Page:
Ars Technica reviews Apple’s new Mac mini: ‘A jack-of-all-trades system’

“With the newest Mac mini, gone is the two-core, four-thread 28W Haswell processor with up to 16GB soldered RAM,” Peter Bright writes for Ars Technica. “This machine boasts Coffee Lake processors, either a four-core, four-thread Core i3 base model or the six-core, 12-thread Core i7 chip as found in my review system. This processor is paired with up to 64GB socketed, user-serviceable RAM. Storage has also been shaken up. Instead of a range of hybrid and SSD options, the new Mac mini is all SSD, from 128GB to 2TB. There are four Thunderbolt 3 ports, one wired Ethernet port (usually gigabit, but optionally upgraded to 10 gigabit), an HDMI 2 port, two USB 3.1 generation 1 ports, and a 3.5mm headset jack. It turns out that hardware can get a lot better when you wait four years between upgrades.”

MacDailyNews Take: Chuckle.

“The Mac mini is a kind of jack-of-all-trades system, with everything that implies. For some use cases, Apple already has better systems,” Bright writes. “For others, the Mac mini isn’t a great fit, but it’s the only hardware that Apple is actually offering that’s even vaguely suitable, so Mac users can like it or lump it. It’s just… it’s not portable; it’s not a full size, upgradeable desktop PC; it’s not particularly cheap; it’s not a great building block for server or render farms.”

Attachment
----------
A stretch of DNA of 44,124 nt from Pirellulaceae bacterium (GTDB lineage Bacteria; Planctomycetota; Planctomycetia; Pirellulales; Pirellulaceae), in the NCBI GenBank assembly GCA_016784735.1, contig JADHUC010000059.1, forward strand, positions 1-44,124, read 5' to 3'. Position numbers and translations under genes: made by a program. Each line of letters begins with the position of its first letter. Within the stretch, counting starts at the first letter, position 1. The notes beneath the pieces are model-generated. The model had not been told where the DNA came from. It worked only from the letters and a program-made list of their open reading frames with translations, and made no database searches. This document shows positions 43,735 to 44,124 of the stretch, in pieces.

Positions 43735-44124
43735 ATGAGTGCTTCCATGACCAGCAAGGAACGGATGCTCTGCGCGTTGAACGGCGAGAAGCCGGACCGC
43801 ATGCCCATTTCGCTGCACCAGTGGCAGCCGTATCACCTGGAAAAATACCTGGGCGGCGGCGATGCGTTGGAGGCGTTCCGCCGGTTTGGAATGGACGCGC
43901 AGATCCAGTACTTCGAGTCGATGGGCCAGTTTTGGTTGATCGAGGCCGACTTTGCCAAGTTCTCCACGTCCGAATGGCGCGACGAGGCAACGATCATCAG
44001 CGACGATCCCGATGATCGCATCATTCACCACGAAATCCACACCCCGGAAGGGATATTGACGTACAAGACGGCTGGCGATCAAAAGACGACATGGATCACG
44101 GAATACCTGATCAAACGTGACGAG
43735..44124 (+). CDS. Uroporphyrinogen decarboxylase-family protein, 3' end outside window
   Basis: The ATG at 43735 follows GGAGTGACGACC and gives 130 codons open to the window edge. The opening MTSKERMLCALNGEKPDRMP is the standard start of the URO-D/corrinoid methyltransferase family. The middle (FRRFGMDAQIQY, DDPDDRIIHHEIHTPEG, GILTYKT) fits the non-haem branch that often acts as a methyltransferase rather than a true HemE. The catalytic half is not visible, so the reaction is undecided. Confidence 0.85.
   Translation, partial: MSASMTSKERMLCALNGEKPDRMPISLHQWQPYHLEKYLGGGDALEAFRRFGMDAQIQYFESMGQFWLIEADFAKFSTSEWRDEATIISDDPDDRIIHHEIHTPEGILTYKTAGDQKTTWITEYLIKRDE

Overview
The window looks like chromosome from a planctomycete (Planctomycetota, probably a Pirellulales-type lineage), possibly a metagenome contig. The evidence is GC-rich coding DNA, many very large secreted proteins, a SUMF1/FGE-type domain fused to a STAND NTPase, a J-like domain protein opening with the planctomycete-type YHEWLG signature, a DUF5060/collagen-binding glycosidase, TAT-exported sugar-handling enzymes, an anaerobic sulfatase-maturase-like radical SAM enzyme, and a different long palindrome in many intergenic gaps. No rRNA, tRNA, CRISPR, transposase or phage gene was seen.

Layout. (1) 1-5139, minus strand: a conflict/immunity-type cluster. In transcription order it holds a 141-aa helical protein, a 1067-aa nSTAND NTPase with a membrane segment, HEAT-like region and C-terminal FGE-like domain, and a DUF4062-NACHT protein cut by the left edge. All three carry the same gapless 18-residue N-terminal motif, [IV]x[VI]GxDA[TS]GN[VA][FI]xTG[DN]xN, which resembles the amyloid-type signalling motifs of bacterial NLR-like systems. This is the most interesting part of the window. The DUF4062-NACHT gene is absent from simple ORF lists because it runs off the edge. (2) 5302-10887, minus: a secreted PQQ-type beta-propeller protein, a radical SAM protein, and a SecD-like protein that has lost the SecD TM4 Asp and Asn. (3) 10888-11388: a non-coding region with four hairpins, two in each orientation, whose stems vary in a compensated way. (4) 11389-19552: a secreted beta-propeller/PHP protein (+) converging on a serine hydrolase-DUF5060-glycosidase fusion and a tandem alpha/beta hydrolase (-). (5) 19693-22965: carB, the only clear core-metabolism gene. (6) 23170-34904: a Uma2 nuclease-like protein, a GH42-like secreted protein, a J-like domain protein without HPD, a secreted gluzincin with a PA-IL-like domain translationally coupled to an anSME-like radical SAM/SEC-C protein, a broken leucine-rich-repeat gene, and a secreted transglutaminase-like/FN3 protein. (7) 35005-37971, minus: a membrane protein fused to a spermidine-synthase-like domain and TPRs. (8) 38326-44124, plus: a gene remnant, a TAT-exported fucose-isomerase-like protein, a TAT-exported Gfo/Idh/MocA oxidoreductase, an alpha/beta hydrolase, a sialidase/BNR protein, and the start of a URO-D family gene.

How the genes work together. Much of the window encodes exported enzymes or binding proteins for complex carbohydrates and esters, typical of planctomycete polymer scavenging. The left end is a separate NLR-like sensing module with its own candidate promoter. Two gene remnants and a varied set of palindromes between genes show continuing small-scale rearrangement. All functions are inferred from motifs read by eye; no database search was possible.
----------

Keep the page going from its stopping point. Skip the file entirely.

“Instead, the new Mac mini is a compromised box that’s engineered to be quite small. If you’re wedded to macOS, then it does the job well enough,” Bright writes. “It’s not bad as such, and it’s certainly a solid upgrade over the 2014 system. But there’s nothing this device particularly excels at, and there’s no real scenario where it leaps out at me as being the ideal, obvious choice. It’s the Mac you buy when you know you need to buy a Mac… and you’ve already ruled out all the other systems Apple has on offer.”

Tons more in the full article here.

MacDailyNews Take: That’s about the size of it.


    1. This: